The Instigator
Pro (for)
0 Points
The Contender
Con (against)
7 Points

We Should Not Ban Assault Weapons or High Capacity Magazines (2)

Do you like this debate?NoYes+0
Add this debate to Google Add this debate to Delicious Add this debate to FaceBook Add this debate to Digg  
Post Voting Period
The voting period for this debate has ended.
after 2 votes the winner is...
Voting Style: Open Point System: 7 Point
Started: 6/22/2013 Category: Politics
Updated: 4 years ago Status: Post Voting Period
Viewed: 1,613 times Debate No: 34983
Debate Rounds (4)
Comments (2)
Votes (2)




For the rest of this debate, both I am going to assume:

1. There is NO second amendment
2. We do not need assault weapons or high capacity magazines to defend ourselves against potential tyrannical governments.
3. We should not ban all guns (my opponent may challenge me to this debate later if they wish)

Given these assumptions, I believe I can still argue against banning assault weapons and high capacity magazines.


Assault Weapons: weapons as defined by senator Feinstein utilizing the one-feature test. The actual definition can be found in the following link.

High Capacity Magazines: For the purposes of this debate, any magazine larger than 10 rounds.


Please Stay Civil


Must cite sources for any statistics used.

Both parties must adhere to the assumptions posted above.

I argue that banning assault weapons would not prevent future mass shootings and violates the property rights of American gun owners. Additionally, the potential benefits or harms of banning high capacity magazines is unknown, likely to be small, and again violates the property rights of gun owners.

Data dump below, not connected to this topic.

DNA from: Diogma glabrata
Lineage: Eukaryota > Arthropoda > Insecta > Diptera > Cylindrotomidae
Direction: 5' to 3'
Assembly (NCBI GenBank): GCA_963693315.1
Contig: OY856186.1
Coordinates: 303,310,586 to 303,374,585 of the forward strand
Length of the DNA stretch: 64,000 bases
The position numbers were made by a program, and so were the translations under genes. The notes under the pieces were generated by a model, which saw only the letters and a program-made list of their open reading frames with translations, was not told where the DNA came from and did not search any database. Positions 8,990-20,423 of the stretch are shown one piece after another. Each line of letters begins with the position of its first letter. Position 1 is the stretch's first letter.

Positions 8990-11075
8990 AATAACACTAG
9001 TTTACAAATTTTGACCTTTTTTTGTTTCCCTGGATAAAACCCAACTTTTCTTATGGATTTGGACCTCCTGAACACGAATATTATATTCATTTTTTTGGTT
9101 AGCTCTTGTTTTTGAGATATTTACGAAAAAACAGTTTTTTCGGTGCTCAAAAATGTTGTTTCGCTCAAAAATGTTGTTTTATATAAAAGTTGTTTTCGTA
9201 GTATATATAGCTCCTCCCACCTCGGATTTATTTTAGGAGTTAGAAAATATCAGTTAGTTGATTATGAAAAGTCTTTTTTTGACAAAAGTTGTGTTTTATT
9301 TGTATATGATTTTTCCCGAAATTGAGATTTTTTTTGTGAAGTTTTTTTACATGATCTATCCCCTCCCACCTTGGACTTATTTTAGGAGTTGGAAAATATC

I accept.

I argue that:

1. The simple act of violating property acts is not sufficient reason to decalre something unethical or unwise. For instance, we arguably violate property rights when we don't allow people to use heavy weapons, or to do whatever they want to their land.
2. The benefits of high capacity weapons is that if you are shooting many targets, or shooting many shots, you can continue to fire uninterrupted. However, I would argue that if you need thirty or so shots to fend off your attackers, you're kind of screwed anyway. Because realistically, by the time you've made all those ineffective shots (or shots that only neutralized some of your targets), you are in melee. Or one of the people has pulled their own weapon and shot you. Pretty much the same applies to assault weapons.
3. The harms of high capacity weapons is that you can shoot a great many unarmed targets, killing far more than you would otherwise manage, and people have less of a window to tackle you while you're reloading (which is not exactly safe, but that's pretty much the best time to do it if you're going to do it).
Debate Round No. 1


Return Arguments:

1. Liberty